The USFS was so impressed by our design that they redesigned their own fire rake specs to conform to our high standards! This exclusive design (flattened shape of rake eye and handle end) prevents the rake head from twisting or turning on the handle while the rake is in use and ensures the grain of wood is aligned for maximum strength. Use to cut, dig, chop and rake a fire line free of debris. 12” Wide, 2 lb. steel head with four heat-treated steel cutting teeth, 5’ handle. Slanted, contoured shape of rake head resists tangling in vines, brush, and briars.
- Item requires an additional handling charge.
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- Where is this tool made?
- This tool is made in the USA.
I really like the rake design, but I would like to see an optional 54 inch-long handle, as the 5 foot handles are difficult to store, especially in a short box pickup truck or UTV
The Forestry Suppliers version of the traditional fire rake sets a new standard. This what all fire rakes should be. It's solid, well designed and incredibly useful. It's also relatively light when you have to cut side-hill 5 miles down the trail. For me, there are only 2 trail-building or -maintaining tools to own: the FS fire rake and the Rogue Hoe with a 40" handle.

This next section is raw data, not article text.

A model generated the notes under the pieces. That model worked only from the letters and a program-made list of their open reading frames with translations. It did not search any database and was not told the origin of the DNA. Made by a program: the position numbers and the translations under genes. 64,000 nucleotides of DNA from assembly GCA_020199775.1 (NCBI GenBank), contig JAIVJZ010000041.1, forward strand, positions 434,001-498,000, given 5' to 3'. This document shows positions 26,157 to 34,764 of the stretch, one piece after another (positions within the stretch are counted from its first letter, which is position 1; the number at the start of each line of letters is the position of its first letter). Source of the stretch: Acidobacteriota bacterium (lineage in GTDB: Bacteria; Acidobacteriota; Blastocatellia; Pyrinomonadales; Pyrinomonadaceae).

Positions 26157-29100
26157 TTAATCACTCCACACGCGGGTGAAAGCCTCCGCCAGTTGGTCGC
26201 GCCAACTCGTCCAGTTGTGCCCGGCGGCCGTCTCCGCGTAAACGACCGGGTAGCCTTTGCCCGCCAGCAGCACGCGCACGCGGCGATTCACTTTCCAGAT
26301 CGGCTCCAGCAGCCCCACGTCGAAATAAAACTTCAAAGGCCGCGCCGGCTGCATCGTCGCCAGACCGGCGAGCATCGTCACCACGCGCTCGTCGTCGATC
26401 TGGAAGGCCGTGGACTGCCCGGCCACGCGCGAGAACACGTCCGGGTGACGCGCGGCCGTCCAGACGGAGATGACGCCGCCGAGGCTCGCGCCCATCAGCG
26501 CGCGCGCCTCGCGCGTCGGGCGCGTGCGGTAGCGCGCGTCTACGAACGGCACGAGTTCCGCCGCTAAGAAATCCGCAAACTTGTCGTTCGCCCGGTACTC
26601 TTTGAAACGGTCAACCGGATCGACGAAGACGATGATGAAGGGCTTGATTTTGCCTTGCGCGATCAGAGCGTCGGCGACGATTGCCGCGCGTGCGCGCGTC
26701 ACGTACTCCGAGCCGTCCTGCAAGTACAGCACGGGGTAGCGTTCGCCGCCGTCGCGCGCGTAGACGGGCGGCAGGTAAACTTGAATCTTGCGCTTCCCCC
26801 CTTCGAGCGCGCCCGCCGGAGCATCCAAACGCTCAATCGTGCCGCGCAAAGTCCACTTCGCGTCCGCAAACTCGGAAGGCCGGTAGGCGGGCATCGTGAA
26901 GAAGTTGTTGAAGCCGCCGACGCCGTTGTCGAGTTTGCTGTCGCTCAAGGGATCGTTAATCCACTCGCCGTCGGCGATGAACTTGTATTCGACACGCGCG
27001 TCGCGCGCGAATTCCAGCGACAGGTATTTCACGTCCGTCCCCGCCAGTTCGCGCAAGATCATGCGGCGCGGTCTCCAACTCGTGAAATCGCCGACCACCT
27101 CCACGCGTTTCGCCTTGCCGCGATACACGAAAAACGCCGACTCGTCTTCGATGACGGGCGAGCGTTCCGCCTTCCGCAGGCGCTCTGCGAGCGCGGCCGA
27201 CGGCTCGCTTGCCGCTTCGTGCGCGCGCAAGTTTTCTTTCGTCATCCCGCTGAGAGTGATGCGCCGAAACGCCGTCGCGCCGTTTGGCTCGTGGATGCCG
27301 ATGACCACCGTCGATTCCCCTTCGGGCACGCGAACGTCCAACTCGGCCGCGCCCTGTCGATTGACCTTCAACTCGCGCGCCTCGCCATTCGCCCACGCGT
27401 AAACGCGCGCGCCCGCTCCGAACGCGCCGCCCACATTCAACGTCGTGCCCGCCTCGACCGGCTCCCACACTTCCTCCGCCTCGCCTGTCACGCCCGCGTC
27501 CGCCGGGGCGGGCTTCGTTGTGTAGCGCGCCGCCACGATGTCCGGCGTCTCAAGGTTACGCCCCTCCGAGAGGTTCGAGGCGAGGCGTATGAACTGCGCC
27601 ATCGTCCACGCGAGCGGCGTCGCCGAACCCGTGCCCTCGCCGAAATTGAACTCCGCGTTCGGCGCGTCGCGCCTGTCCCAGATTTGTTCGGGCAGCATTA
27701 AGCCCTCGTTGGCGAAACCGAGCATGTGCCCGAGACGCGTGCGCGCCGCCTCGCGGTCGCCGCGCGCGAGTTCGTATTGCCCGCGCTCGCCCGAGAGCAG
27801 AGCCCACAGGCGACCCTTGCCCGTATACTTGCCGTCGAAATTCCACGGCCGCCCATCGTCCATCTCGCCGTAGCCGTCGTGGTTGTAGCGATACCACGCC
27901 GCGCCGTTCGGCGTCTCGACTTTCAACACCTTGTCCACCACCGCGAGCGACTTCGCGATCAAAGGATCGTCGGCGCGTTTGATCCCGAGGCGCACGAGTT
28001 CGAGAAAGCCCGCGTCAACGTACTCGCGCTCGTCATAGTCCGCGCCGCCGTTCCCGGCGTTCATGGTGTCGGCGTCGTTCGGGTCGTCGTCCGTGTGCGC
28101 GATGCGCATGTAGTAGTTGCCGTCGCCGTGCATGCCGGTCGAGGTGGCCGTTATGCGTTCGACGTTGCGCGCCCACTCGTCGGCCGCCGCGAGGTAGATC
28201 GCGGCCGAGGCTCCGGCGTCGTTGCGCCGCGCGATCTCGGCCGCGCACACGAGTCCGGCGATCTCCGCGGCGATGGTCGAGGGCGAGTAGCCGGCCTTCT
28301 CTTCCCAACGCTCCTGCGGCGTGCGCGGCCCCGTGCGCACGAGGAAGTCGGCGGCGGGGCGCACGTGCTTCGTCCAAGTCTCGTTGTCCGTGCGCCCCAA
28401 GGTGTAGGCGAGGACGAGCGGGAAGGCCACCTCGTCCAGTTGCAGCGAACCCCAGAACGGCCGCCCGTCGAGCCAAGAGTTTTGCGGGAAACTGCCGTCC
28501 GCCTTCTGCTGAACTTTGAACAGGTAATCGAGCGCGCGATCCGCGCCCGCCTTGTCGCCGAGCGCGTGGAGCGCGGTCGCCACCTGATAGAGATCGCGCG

The most versatile tool ever developed for landscaping, fire fighting and trailbuilding. I have used it for all of the above. In landscaping it can be used to shape the soil, level out high and low spots, slope banks and beds. For fire fighting it does not tangle in honeysuckle and poison ivy like a garden rake will. The sharp teeth will cut through the toughest vines and small brush. For trail building it is great for removing debris prior to making a cut in the soil. Then it is one of the best back sloping tools you can use especially in combination with a Pulaski for the tougher roots. One of the firerakes prime advantages is that the edge of the rake can be turned on end to cut through roots and saplings. If there was one tool besides a shovel I could pick for my work, then the Firerake would be it.